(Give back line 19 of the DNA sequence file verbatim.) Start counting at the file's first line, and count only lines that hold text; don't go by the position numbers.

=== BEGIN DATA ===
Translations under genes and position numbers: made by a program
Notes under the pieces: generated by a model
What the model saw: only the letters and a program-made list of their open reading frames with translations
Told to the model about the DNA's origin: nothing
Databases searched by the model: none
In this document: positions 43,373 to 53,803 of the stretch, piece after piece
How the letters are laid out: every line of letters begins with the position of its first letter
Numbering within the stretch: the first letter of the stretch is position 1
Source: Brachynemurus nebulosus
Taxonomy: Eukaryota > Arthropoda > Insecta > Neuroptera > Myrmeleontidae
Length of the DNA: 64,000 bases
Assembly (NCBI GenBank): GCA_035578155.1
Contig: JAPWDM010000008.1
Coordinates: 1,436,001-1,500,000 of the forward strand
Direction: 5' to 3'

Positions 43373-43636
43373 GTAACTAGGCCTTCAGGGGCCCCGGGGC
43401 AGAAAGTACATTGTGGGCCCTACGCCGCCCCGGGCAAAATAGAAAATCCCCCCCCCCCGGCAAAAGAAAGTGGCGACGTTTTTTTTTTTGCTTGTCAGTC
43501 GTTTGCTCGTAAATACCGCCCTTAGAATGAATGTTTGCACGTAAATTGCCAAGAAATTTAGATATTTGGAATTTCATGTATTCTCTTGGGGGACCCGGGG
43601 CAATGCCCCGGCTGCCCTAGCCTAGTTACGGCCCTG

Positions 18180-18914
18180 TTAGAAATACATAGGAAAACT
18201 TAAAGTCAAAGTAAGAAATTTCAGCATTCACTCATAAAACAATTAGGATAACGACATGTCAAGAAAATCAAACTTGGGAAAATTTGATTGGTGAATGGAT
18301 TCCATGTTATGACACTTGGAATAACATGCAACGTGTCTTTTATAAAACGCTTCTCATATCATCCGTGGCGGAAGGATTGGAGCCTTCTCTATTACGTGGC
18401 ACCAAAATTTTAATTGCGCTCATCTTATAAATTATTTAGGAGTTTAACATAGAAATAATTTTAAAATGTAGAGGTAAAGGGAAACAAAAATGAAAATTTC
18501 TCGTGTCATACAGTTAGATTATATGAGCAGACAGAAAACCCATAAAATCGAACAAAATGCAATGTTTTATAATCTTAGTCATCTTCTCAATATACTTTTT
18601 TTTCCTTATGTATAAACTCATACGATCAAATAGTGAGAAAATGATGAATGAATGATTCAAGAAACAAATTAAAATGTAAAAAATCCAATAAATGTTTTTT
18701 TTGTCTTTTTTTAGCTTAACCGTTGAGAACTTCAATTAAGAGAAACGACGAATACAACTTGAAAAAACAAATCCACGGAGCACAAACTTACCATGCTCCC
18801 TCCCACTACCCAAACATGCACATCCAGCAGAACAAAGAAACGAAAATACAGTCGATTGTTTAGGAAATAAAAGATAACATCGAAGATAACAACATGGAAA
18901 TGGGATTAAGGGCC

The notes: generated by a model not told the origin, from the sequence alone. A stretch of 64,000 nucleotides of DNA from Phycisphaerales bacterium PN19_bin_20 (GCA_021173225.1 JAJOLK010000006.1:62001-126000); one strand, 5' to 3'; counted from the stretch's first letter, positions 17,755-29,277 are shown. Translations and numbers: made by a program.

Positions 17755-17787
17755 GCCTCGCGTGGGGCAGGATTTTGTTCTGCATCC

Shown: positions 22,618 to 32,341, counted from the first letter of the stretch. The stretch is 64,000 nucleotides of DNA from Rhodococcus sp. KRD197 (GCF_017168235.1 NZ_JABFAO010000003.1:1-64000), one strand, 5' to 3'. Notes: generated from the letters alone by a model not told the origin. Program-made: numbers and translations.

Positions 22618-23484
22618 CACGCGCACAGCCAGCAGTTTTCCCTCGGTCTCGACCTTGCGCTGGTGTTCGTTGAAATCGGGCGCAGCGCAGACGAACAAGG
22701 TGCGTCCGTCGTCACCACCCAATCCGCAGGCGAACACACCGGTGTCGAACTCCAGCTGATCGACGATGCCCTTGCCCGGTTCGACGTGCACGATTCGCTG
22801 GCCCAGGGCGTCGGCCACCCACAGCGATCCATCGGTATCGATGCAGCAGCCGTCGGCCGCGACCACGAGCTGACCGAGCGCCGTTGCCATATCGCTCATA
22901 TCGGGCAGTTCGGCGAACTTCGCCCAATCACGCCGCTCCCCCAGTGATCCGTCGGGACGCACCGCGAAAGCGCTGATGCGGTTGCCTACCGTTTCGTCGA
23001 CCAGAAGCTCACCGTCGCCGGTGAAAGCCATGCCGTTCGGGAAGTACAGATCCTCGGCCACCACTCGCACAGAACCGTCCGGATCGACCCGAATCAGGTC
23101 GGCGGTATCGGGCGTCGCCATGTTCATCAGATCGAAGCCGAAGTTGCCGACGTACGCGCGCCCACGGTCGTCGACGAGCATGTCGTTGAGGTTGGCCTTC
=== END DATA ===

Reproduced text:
43501 GTTTGCTCGTAAATACCGCCCTTAGAATGAATGTTTGCACGTAAATTGCCAAGAAATTTAGATATTTGGAATTTCATGTATTCTCTTGGGGGACCCGGGG